Buying Your Own Island
Dream about owning your own little piece of paradise? Here's how to make it a reality.
Editor's note: This was adapted from a story that originally ran in the August 2006 issue of Kiplinger's Personal Finance magazine.
You can't miss the headlines these days: The U.S. real estate market has fallen on hard times. In fact, the National Association of Realtors just announced August 8 that it lowered it home-sales forecast for the sixth straight month.
However, the downturn on the mainland has yet to hit island properties, says Chris Krolow, chief executive officer of Privateislandsonline.com. That's because the downturn was related mostly to "middle-class residential purchases, which is a quite distinct category from luxury or development real estate such as private islands," Krolow says.
But that doesn't mean you won't find a deal in the island market. "There are always opportunities ... if you can find the right region anda property with potential," Krolow says.
If you can afford waterfront property on the mainland, you can likely afford to purchase an island. In some regions, islands are about 20% cheaper per acre than waterfront mainland in the same locale. However, islands are often more expensive in more saturated areas because they offer more privacy, Krolow says.
What's more, the long-term investment value of an island often equals that of comparable waterfront property. The main reason is the diminishing supply of islands that can be developed. State governments and environmental groups are restricting construction of buildings on many undeveloped private islands, especially along the coasts of Florida and Maine. This trend is boosting demand for islands that don't have restrictions on renovating or replacing existing buildings.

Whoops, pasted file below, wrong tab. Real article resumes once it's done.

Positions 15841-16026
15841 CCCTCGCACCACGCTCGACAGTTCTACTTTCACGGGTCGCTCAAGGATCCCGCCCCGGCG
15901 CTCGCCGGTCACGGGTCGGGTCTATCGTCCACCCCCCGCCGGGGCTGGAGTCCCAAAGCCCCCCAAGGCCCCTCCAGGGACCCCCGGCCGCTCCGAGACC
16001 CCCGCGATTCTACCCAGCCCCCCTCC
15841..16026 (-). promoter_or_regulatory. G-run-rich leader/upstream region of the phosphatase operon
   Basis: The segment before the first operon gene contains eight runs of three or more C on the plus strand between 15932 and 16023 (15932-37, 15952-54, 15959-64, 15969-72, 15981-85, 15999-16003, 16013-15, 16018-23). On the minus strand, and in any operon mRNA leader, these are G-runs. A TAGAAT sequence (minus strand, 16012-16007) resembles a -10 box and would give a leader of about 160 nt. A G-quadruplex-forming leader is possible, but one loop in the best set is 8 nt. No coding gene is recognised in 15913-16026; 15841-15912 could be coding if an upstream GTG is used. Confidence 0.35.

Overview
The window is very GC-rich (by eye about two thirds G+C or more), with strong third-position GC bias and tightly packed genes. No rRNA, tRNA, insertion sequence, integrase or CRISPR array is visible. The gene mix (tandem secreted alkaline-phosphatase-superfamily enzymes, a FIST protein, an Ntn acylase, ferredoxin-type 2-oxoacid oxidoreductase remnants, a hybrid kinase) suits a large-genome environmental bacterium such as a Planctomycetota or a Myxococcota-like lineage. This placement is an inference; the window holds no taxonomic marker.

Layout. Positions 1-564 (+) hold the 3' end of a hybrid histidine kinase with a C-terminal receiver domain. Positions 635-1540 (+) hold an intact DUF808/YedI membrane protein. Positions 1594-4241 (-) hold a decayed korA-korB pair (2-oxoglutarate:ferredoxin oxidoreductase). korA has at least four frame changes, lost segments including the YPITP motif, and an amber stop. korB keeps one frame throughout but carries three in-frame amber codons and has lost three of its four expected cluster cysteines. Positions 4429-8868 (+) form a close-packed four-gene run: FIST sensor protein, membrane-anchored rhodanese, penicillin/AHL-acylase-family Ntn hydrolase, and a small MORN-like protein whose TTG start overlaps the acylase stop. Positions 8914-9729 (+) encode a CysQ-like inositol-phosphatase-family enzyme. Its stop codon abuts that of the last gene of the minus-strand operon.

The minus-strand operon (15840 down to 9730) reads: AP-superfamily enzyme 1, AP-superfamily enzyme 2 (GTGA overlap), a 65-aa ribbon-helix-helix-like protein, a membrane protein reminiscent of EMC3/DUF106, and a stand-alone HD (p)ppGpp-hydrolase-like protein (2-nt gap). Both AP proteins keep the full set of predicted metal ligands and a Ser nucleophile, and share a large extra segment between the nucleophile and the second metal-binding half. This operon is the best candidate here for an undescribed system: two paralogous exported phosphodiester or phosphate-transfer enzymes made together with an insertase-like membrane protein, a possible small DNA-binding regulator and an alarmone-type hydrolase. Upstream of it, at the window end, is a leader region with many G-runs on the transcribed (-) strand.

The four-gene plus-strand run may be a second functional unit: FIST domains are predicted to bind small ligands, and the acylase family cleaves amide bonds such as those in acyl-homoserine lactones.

Before we tell you how to buy one (see our five tips), ask yourself whether you're cut out for island living. Real estate brokers say happy island owners share two key traits: a fondness for privacy and a willingness to deal with major challenges. Because islands are typically in resort and fishing areas, you'll need to gear down from your rapid urban or suburban pace to a rural rhythm of mañana. The most content island owners have a sense of humor about the time it may take to rent a boat, hire construction contractors or perform other tasks.
If you are interested in a particular region, contact a broker who has a long record of listing properties there. Such brokers often do not advertise listings on the Internet to protect the privacy of the owners.
Freshwater islands, especially ones in lakes in upper-Midwestern states, including Minnesota and Wisconsin, are usually the most affordable. Several convenient islands that are 10 acres or less recently sold for between $150,000 and $900,000. Saltwater islands off northern states, such as Maine and Washington, generally cost more; islands that are 10 acres or less recently listed at $230,000 to $3.5 million.
Temperate and tropical islands have their pluses and minuses. Those in the northern U.S. often sit on bedrock and are sufficiently high and sheltered to be protected from surging tides -- unlike tropical islands, which usually sit low on mangrove or coral reefs and are prone to flooding. Then again, tropical islands -- with their palm trees, conch shells and white-sand beaches -- are the stuff of our island dreams.
If your tastes are a bit more exotic, you'll be pleased to know that thousands of islands are for sale in foreign waters. But foreign ownership also has its perils and pains. In Belize, for example, financing an island may mean paying a 15% interest rate and putting 30% down. Title insurance is practically unheard of in Belize and many other tropical countries. (Consider hiring a broker who uses a U.S. title-insurance company.) Most challenging of all, the permit process for making any change to the island -- such as dredging, burning materials or building a house -- can take months and cost hundreds of dollars.
But owners say such worries hardly detract from the dream-come-true of owning an island.